When Dale Fisher was signed up for a chance health check at his work, little did he know it would end up saving his life.
For it led the 27-year-old dad to discover he was living on the brink of death with chronic kidney disease.
The builder’s kidneys were functioning at just 15 per cent of their capacity – compared to the normal 90 per cent for his age – and he will now have to undergo a kidney transplant within two years.
Mr Fisher, of Queen Elizabeth Avenue, Gaywood, said the diagnosis had come as a major shock.
“I had no clue anything was wrong with me at all,” he said.
“But if I hadn’t have had the health check, I might not even be here now.”
The medical test organised for employees of the building site in Cambridge was held last month.
“It was voluntary and I wasn’t even going to have it done, but my site supervisor booked me in,” he said.
The check revealed high blood pressure, which is a symptom of kidney disease, and Mr Fisher was told to see his GP as soon as possible.
He made an appointment and had a blood test – and just hours later he was undergoing tests at Lynn’s Queen Elizabeth Hospital.
Mr Fisher said: “The doctor phoned me with the blood test results and told me I needed to go to hospital straight away. I knew then it must be pretty serious.”
He spent seven days at the QEH, before being transferred to Addenbrooke’s Hospital in Cambridge, where a biopsy revealed his antibodies were attacking his kidneys.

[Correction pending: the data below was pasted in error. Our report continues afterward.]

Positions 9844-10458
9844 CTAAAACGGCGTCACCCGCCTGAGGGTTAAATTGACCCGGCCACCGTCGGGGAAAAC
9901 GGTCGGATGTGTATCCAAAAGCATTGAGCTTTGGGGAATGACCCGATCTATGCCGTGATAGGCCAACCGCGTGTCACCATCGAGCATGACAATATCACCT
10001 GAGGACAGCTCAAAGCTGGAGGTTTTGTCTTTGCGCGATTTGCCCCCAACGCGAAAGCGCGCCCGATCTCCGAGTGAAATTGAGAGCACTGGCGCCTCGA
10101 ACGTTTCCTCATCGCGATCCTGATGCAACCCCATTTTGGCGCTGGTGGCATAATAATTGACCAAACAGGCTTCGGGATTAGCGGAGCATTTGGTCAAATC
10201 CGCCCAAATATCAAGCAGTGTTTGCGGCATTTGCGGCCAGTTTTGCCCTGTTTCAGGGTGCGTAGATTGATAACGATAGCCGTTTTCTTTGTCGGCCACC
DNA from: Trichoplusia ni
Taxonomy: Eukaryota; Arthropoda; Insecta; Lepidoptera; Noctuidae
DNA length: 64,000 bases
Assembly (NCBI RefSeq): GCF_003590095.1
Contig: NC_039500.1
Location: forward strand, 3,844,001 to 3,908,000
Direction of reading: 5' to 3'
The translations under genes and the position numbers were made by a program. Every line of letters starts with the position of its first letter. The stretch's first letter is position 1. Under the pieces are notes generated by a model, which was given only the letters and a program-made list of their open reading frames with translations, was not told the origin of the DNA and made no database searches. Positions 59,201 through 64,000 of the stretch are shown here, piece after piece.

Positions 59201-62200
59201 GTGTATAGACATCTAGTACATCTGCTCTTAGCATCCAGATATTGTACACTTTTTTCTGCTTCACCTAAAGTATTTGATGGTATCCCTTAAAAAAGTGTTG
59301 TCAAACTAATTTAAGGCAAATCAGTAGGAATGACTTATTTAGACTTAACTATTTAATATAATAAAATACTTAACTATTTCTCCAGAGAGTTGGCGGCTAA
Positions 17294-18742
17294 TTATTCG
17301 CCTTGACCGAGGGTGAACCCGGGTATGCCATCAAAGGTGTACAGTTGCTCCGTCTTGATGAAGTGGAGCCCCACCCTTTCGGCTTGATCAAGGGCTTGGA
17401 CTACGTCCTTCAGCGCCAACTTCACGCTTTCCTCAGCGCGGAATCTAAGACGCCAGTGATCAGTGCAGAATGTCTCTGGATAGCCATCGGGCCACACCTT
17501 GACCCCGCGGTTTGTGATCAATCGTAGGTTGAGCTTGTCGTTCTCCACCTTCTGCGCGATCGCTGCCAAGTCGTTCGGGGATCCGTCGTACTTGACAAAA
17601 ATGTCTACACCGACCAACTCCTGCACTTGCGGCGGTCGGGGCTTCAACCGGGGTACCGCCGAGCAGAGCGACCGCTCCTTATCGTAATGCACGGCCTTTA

Mr Fisher is now back at work, and taking medication to prevent his blood pressure from causing further damage to his kidneys.
He also faces further tests and has been told he will require a kidney transplant within the next two years.
Mr Fisher, who lives with his partner Kelly Back and their daughter Leoni, two, had been due to attend a Land Rover show in Peterborough with fellow members of the Mudmuncher 4x4 club just days after the health check.
He said: “The doctors said I could have only had days left to live if we hadn’t have found out.
“They said if I had gone to the show, with the extra eating and drinking, that I probably wouldn’t be here now.”
In the wake of his diagnosis, Mudmuncher members decided to rally together and organise a fundraiser in Mr Fisher’s honour.
They held a charity ‘pay ‘n’ play’ truck event at Freethorpe, near Great Yarmouth, earlier this month and raised a bumper £1,244.34 for Kidney Research UK.
Mudmuncher founder Tim Wedlake, who runs the Tydd Gote-based club with partner Sue Jackson, said Mr Fisher’s diagnosis came as a huge surprise to everyone.
“He’s always been fit and healthy, you’d never have known anything was wrong,” he said.
“Him and his dad are well-liked members of the club and we wanted to do something to help.”
He said the charity event at Freethorpe was a huge success and the club had been “overwhelmed” by everyone’s generosity.